Non-invasive assessment of dynamic properties in human arteries : with special reference to gestation and diabetes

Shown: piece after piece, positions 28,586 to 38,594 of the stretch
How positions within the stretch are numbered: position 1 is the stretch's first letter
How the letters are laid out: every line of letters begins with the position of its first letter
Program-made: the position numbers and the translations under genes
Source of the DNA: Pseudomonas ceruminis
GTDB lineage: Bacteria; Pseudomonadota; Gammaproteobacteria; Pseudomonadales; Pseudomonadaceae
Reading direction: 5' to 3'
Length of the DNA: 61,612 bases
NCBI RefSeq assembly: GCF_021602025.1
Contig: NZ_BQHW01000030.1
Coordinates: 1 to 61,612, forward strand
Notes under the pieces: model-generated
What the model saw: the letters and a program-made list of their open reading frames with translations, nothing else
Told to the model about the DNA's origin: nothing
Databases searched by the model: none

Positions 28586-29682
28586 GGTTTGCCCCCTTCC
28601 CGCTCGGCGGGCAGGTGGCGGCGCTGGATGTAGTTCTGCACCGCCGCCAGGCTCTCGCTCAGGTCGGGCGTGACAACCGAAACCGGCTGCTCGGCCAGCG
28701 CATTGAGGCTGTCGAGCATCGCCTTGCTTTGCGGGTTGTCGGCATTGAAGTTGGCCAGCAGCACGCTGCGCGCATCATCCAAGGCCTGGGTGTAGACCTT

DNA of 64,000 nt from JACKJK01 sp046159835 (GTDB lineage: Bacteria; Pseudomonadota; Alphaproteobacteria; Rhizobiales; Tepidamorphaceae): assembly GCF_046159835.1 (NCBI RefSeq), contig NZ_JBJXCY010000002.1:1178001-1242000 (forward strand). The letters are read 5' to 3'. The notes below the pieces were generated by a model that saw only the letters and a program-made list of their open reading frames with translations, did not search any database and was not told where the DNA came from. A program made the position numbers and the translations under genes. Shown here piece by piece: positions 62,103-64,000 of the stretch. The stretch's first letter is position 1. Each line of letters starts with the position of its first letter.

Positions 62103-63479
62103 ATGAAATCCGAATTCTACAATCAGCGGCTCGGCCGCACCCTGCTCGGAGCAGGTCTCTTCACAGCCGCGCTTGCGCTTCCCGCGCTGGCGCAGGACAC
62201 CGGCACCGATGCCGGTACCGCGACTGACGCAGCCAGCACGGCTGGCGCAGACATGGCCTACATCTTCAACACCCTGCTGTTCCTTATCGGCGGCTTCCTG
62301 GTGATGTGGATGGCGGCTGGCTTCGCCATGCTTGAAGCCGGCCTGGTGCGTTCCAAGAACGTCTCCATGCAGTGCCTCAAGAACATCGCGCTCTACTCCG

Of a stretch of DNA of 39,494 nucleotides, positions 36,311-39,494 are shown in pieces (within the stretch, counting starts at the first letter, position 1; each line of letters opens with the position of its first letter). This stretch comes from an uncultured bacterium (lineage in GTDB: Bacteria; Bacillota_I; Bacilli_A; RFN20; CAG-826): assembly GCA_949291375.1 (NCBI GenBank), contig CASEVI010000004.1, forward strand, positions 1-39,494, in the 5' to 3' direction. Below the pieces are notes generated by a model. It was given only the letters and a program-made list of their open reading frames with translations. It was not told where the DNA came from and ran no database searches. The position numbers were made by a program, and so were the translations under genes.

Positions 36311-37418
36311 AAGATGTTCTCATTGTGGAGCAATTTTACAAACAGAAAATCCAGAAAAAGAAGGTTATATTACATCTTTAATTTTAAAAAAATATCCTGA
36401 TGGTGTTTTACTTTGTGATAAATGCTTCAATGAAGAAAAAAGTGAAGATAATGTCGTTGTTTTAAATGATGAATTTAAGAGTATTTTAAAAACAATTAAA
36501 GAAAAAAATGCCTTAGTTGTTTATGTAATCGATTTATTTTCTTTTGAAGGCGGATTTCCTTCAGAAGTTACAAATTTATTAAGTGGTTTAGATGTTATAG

Abstract: Background: The important role played by the intrinsic properties of central arteries in cardiovascular physiology and pathology has been increasingly recognised. Several circulatory disorders are associated with increased arterial stiffness. To better understand the arterial functions in diabetes and their relevance to pregnancy, we have employed recent improvements in technology for non-invasive investigation of the dynamic functions both in large arteries and in microvasculature. Our main purposes were to enhance the application of these techniques for vascular measurements, and to clarify the large-arterial wall function in mother and fetus in normal pregnancy and in pregnancy complicated with diabetes, and to investigate macro- and microvascular properties in non-pregnant women with a history of gestational diabetes (GDM), as well as in children and adolescents with insulin-dependent diabetes mellitus (IDDM). Study population and methods: Totally 341 subjects participated in this series of investigations, including (1) fetuses and women in uncomplicated or diabetic pregnancy; (2) non- pregnant women with a GDM history and their age-matched controls; and (3) children and adolescents with IDDM and their age- and gender-matched controls. To evaluate the mechanical properties of the descending aorta and carotid artery, an ultrasonic, phase-locked, zero-crossing echo tracking system was employed. The microcirculatory reactivities in the skin of the foot and hand were assessed using a laser Doppler technique. Results: The pulse wave velocity (PWV) in the fetal aorta increased from the 28th to the 36th gestational week, and then remained constant during the last month of uncomplicated pregnancy; however, a few days before spontaneous parturition it declined significantly. The fetal aortic PWV depended on fetal behavioural states as well as on the presence or absence of fetal breathing movements. Reduced maternal aortic stiffness was found in the first trimester of uncomplicated pregnancy; however, this change, regarded as a cardioprotective adaptation, did not appear in pregnant women complicated with IDDM. Two-to-four years after a pregnancy complicated with GDM, apparently healthy women had stiffened carotid arteries and impaired acetylcholine-induced vasodilatation in the skin microvasculature. An age-related increase in aortic stiffness started already around ten years of age, soon after puberty boys having a stiffer aorta than girls. In children and adolescents with IDDM and without clinical evidence of cardiovascular complications, the aorta was stiffer than in their age- and gender-matched non- diabetic controls; but only in diabetic girls after puberty. In addition, microcirculatory reactivities were disturbed in children and adolescents with IDDM, but the degree of aortic stiffness and the microvascular reactivity of the foot skin were not statistically interrelated. Conclusions: Evaluation of vascular dynamic properties provides assessment of patho- physiological functions in the vessels of fetuses and their mothers, as well as in subjects with IDDM or at high risk of developing NIDDM. The macro- as well as the microvascular disturbances found in young persons with uncomplicated IDDM, and in women with previous GDM history, might be early markers of cardiovascular complications to their diabetes. The present non- invasive methods are suitable for large-scale studies to detect vascular lesions in a high-risk population.

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